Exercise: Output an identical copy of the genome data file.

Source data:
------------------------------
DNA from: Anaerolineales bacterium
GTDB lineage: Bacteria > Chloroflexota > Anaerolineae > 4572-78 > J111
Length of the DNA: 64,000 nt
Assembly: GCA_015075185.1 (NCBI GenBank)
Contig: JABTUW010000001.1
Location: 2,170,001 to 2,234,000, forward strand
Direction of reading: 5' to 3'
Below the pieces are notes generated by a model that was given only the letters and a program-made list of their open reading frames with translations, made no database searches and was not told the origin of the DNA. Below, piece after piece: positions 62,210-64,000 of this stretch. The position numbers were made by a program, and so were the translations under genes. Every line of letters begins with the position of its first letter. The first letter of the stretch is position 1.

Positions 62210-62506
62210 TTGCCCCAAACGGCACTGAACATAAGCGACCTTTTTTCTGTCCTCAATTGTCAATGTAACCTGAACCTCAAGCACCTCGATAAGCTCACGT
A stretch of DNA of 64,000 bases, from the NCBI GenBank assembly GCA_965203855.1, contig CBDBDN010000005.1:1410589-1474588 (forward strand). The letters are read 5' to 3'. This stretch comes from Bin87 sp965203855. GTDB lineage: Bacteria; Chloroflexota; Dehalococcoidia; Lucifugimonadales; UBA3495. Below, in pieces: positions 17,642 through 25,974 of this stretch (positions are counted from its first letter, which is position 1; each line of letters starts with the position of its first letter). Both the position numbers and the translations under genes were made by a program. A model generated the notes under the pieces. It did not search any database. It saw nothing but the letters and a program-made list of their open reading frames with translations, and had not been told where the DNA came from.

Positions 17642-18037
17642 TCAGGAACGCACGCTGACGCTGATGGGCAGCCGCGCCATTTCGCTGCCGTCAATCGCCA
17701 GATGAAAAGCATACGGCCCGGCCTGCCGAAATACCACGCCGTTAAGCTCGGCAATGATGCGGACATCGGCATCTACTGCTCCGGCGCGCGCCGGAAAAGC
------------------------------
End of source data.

DNA from: Anaerolineales bacterium
GTDB lineage: Bacteria > Chloroflexota > Anaerolineae > 4572-78 > J111
Length of the DNA: 64,000 nt
Assembly: GCA_015075185.1 (NCBI GenBank)
Contig: JABTUW010000001.1
Location: 2,170,001 to 2,234,000, forward strand
Direction of reading: 5' to 3'
Below the pieces are notes generated by a model that was given only the letters and a program-made list of their open reading frames with translations, made no database searches and was not told the origin of the DNA. Below, piece after piece: positions 62,210-64,000 of this stretch. The position numbers were made by a program, and so were the translations under genes. Every line of letters begins with the position of its first letter. The first letter of the stretch is position 1.

Positions 62210-62506
62210 TTGCCCCAAACGGCACTGAACATAAGCGACCTTTTTTCTGTCCTCAATTGTCAATGTAACCTGAACCTCAAGCACCTCGATAAGCTCACGT
A stretch of DNA of 64,000 bases, from the NCBI GenBank assembly GCA_965203855.1, contig CBDBDN010000005.1:1410589-1474588 (forward strand). The letters are read 5' to 3'. This stretch comes from Bin87 sp965203855. GTDB lineage: Bacteria; Chloroflexota; Dehalococcoidia; Lucifugimonadales; UBA3495. Below, in pieces: positions 17,642 through 25,974 of this stretch (positions are counted from its first letter, which is position 1; each line of letters starts with the position of its first letter). Both the position numbers and the translations under genes were made by a program. A model generated the notes under the pieces. It did not search any database. It saw nothing but the letters and a program-made list of their open reading frames with translations, and had not been told where the DNA came from.

Positions 17642-18037
17642 TCAGGAACGCACGCTGACGCTGATGGGCAGCCGCGCCATTTCGCTGCCGTCAATCGCCA
17701 GATGAAAAGCATACGGCCCGGCCTGCCGAAATACCACGCCGTTAAGCTCGGCAATGATGCGGACATCGGCATCTACTGCTCCGGCGCGCGCCGGAAAAGC